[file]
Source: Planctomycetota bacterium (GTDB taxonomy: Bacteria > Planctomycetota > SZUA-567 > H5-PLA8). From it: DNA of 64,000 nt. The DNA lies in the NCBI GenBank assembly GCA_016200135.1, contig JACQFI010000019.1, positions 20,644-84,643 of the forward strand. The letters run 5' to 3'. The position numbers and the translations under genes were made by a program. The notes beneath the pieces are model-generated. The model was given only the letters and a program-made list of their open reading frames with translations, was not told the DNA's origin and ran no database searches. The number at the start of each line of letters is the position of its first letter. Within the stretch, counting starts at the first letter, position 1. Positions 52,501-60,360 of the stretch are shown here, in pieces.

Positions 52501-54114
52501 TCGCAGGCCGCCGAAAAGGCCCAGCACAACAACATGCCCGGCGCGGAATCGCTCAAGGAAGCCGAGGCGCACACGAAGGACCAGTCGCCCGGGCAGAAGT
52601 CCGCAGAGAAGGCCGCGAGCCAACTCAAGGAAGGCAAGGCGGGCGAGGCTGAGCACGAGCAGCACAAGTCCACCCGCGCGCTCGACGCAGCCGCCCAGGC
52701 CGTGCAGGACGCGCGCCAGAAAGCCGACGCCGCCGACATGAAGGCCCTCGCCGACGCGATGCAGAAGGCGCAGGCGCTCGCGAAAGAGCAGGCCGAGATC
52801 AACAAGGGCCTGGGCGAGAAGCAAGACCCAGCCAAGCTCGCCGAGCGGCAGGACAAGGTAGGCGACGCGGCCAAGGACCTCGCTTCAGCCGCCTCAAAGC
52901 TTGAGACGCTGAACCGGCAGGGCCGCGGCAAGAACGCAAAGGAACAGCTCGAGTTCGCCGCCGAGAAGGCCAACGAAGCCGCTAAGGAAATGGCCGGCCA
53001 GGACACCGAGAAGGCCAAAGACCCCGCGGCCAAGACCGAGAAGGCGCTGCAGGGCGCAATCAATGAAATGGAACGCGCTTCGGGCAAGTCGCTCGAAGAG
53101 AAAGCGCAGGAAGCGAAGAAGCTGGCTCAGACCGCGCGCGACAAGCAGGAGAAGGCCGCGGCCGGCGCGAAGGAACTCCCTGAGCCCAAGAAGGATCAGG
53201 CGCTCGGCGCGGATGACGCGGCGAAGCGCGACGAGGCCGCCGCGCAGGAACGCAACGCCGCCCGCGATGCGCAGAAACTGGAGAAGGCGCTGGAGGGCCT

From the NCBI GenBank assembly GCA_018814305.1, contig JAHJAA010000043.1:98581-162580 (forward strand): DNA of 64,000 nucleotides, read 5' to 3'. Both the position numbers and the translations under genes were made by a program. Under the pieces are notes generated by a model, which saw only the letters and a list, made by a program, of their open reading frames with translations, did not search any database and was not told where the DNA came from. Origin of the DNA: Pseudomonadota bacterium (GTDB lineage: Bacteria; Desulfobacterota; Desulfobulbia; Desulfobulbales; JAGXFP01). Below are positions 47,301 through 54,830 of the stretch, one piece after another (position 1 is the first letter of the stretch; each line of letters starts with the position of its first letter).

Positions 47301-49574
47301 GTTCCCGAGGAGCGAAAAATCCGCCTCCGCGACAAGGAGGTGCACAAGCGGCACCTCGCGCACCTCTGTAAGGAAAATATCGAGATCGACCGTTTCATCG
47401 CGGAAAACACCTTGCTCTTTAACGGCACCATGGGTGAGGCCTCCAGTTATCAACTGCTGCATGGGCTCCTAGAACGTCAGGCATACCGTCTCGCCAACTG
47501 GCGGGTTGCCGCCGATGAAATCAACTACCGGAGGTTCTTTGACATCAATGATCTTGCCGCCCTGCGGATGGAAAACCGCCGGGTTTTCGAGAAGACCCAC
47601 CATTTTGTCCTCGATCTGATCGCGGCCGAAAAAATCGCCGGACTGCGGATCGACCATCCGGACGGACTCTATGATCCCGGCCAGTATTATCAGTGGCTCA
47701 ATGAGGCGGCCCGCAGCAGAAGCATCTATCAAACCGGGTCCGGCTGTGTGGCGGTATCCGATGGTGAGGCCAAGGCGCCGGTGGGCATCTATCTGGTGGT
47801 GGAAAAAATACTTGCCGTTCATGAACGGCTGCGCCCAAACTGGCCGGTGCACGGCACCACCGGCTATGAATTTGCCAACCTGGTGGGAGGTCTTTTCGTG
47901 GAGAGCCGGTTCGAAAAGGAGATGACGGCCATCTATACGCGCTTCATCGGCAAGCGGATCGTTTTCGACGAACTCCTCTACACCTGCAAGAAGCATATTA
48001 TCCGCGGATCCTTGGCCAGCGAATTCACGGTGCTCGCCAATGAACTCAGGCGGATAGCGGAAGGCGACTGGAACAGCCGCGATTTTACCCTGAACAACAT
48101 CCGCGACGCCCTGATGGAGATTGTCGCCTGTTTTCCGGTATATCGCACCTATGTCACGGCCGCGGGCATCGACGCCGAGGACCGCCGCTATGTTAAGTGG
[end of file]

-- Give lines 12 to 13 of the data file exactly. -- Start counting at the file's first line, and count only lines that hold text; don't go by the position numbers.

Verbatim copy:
Positions 47301-49574
47301 GTTCCCGAGGAGCGAAAAATCCGCCTCCGCGACAAGGAGGTGCACAAGCGGCACCTCGCGCACCTCTGTAAGGAAAATATCGAGATCGACCGTTTCATCG